Pricing is part science, part art, all anxiety. No one wants to leave money on the table by going out too low or get no takers by going out too high.
The good news is that regardless of where you end up, you’ll have opportunities to adjust. And the process itself helps you understand the monetary value of what you are doing, and can generate tools and spot problems that have nothing to do with what you are going to charge.
No process for pricing is perfect, but here is a good general approach that I like to use based on the many mistakes I’ve made . . .
1. Start by determining your Cost-Plus Price. Understand everything that it takes to provide your product or service, and then add in the margin that you need to cover overhead and make the business operate profitably. You probably (hopefully) won’t use this as your price, but this is a very important starting point. Even if you decide to price at a loss temporarily to gain market share, you need to know you are doing it.
2. Now build a Value Model for your customer. You should already have an intimate conceptual understanding of the problem that you are solving, so now your job is to figure out how that solution results in tangible money being made, or money being saved (or sometimes both). What are the value mechanisms in your solution? You have to get this into a spreadsheet, which can be painful but worth it. Key Tip: Build this as if it was something your customer would build to justify buying from you, even show it to them and test it with them. This model has to be realistic, not optimistic.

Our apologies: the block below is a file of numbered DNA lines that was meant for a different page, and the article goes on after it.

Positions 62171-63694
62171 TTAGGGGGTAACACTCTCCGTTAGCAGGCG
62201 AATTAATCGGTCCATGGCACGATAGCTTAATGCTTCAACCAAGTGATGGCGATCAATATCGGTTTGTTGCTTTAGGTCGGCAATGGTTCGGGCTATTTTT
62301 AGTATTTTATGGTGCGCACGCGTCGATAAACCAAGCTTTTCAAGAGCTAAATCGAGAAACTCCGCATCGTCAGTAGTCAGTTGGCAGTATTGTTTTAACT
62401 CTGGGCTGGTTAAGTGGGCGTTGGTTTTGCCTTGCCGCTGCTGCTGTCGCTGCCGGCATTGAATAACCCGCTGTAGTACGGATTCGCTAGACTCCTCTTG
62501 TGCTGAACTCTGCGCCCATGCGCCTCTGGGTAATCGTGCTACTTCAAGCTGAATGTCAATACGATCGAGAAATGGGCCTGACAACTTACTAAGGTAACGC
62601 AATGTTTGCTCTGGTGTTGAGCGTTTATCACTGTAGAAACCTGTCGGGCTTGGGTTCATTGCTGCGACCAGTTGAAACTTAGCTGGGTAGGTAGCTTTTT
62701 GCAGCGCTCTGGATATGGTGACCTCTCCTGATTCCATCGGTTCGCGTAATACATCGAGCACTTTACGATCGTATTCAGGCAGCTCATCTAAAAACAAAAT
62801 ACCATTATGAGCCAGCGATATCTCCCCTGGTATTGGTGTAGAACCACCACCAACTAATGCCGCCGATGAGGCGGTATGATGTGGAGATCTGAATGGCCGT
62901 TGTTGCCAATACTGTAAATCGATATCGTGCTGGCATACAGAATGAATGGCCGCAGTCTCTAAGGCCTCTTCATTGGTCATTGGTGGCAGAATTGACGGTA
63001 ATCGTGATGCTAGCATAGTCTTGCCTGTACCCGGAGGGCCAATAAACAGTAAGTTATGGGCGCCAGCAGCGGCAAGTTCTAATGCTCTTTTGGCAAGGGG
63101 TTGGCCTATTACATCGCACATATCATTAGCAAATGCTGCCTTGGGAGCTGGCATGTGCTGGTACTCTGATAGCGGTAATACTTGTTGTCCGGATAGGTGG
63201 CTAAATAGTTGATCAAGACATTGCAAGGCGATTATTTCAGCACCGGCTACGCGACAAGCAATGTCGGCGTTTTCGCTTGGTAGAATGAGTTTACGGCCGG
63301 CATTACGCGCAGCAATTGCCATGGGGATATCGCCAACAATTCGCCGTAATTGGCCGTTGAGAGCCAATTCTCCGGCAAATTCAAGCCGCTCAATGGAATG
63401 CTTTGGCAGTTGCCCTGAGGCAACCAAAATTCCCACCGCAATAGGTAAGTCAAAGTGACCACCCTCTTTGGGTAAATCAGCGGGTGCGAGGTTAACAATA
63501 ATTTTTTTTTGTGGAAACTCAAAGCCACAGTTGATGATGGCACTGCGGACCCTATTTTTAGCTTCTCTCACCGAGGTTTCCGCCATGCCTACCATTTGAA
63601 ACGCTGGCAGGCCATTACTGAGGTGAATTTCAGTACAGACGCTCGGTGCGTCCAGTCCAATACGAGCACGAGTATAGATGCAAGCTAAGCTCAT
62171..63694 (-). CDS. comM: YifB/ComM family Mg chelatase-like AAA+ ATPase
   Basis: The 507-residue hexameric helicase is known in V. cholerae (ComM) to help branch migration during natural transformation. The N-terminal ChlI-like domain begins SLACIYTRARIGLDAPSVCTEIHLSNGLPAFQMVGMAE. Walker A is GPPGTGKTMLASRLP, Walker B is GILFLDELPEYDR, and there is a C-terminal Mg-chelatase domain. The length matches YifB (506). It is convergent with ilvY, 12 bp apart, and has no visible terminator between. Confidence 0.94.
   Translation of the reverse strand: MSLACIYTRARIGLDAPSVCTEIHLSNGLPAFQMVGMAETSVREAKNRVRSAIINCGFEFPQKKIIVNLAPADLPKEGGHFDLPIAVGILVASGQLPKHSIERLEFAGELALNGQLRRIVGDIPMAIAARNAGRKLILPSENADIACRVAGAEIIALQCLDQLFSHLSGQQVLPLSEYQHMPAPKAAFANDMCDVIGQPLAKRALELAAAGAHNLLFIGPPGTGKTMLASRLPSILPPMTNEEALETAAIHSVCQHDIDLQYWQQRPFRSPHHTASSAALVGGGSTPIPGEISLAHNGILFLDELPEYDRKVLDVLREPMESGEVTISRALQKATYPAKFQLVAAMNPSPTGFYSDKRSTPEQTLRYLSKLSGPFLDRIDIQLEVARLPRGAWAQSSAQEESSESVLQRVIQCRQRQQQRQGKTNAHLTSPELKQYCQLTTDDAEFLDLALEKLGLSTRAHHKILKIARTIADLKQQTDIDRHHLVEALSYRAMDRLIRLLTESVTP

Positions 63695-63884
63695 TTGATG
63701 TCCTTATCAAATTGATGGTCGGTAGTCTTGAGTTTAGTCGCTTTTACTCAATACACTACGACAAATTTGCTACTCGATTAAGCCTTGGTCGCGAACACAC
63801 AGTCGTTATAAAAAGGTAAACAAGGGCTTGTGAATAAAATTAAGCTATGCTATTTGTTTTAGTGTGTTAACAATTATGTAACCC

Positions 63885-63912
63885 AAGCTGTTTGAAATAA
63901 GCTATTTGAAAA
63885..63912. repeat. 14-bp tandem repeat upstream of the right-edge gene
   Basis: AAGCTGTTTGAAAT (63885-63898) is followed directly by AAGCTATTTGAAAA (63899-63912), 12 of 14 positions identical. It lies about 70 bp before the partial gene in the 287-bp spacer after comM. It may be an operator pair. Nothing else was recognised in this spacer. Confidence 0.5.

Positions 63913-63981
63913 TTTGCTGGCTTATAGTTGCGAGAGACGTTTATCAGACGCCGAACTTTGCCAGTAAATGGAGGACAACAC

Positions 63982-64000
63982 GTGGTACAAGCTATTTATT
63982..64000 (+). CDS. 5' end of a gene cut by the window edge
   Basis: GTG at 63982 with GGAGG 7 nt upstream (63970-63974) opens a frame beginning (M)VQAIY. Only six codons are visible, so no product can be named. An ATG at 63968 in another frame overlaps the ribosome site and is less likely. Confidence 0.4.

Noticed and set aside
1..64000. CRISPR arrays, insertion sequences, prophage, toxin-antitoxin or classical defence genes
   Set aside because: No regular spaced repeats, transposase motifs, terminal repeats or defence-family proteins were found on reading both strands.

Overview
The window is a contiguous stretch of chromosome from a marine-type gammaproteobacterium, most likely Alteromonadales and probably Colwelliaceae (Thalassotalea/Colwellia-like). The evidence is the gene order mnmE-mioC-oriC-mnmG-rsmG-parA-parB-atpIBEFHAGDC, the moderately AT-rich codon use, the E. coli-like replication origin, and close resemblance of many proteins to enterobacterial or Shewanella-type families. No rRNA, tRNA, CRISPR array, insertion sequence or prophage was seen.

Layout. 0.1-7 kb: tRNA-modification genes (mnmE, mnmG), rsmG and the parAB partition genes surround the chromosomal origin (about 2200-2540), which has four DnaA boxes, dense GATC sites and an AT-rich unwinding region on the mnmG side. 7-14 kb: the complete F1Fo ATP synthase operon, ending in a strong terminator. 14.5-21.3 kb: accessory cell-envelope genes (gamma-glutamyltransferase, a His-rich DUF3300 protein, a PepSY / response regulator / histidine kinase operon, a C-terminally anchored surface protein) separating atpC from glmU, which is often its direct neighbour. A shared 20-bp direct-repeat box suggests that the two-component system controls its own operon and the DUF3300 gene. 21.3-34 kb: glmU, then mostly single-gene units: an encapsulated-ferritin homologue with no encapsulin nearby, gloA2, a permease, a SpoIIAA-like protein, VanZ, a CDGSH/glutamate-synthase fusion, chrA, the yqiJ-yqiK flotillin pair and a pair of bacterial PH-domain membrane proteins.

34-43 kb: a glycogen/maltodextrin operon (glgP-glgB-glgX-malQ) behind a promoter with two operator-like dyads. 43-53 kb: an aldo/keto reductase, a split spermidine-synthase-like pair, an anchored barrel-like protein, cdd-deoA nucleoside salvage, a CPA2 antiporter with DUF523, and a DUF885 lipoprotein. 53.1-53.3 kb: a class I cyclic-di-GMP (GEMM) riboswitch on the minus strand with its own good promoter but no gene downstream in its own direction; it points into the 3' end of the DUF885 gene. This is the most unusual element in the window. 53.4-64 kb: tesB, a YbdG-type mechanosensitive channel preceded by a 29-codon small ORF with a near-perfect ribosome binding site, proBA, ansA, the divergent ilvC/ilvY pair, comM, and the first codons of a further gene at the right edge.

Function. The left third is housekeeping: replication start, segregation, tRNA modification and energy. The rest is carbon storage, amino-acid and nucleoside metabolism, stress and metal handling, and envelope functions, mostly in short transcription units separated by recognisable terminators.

3. Derive your Value-Based Price from the Value Model. Now that you understand how much value you are creating, what do you think you can charge for that value? In tech I think a good rule of thumb is that your price should be 10% or less of the value because tech investments are risky to buyers, but it depends on what you are selling.
4. Look at Comparables. Now that you have Cost-Plus and Value-Based Pricing, the third key input is to look at other similar solutions. Competitors are obvious comparables, but you should also look at similar solutions in other industries or other contexts. Products that are in the market know things that you don’t, and your cost structure and value model might be wrong. Even if you are right, one terrible thing about startups is that you might have a big competitor who is underpricing, either intentionally or accidentally, and that fact alone can override all of your beautiful spreadsheets.
5. Put One-Offs Aside. You may have that one early customer that wrote a unexpectedly huge check for your tech, or you might have asked a few friendly customers what they would pay. We have a tendency to weigh that information heavily, but those data are fraught with sample size and biases. Ignore them for this exercise.
6. Set the price. More than likely you will be charging more than Cost-Plus and probably less than your highly optimistic Value-Based model.
That’s the science, the rest is art. Your pricing must align with your go-to-market strategy. Are you premium? Your price should be higher than comparables. Are you the low cost provider? Obviously you should be cheaper. Your price sends a message, so make sure it makes sense when taken in combination with the other messages you are sending.
Now test, adapt, and make that money!